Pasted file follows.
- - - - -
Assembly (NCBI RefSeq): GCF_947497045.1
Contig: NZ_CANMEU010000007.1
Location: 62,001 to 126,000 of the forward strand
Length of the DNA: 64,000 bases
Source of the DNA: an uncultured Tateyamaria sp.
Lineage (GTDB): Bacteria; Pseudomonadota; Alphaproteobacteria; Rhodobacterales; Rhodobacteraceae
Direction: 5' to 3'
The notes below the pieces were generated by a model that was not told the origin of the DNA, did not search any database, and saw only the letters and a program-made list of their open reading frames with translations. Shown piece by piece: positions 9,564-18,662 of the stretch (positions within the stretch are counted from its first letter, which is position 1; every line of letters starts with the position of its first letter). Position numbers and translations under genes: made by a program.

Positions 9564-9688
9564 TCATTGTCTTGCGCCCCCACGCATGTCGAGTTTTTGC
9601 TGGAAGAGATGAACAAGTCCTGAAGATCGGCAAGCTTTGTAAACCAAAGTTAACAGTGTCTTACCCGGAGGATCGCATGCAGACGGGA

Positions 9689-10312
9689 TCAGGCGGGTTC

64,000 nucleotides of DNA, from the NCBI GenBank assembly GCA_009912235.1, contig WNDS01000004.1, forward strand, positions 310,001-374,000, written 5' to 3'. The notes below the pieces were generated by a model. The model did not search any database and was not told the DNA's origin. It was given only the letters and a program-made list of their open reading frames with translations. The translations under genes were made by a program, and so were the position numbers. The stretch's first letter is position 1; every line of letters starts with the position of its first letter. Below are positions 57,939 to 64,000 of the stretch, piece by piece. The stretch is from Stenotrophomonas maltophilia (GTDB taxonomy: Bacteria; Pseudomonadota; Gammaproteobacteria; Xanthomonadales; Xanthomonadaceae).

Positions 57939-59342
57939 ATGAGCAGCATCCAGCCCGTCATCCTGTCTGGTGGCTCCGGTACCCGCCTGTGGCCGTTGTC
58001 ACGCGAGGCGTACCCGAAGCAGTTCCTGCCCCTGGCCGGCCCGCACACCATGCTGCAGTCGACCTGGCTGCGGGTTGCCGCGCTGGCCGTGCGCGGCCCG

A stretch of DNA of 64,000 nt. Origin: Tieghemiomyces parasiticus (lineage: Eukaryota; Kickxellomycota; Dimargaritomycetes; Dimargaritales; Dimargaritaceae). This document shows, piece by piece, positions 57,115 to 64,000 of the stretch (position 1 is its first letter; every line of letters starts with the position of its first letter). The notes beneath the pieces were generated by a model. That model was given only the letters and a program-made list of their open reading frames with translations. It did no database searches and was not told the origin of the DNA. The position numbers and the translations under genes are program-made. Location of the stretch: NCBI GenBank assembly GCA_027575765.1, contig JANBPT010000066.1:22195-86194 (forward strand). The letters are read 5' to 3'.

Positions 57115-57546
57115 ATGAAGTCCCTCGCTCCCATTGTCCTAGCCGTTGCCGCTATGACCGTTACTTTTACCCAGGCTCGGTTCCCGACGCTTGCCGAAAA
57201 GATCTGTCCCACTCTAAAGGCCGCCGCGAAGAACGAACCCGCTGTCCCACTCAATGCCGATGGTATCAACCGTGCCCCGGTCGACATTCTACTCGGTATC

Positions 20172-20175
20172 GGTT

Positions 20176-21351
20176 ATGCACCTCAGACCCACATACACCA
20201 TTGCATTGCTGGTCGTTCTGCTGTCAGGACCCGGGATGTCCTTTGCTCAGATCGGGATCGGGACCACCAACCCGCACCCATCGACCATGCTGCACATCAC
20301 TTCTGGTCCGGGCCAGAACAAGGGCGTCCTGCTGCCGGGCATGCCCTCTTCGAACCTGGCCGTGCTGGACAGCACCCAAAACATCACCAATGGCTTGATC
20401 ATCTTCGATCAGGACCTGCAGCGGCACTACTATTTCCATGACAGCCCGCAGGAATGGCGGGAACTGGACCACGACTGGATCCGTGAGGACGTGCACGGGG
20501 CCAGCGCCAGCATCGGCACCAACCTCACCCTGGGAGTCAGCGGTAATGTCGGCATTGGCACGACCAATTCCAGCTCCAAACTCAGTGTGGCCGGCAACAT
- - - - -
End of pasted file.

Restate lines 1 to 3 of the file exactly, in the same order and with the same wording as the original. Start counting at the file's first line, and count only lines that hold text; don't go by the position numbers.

Assembly (NCBI RefSeq): GCF_947497045.1
Contig: NZ_CANMEU010000007.1
Location: 62,001 to 126,000 of the forward strand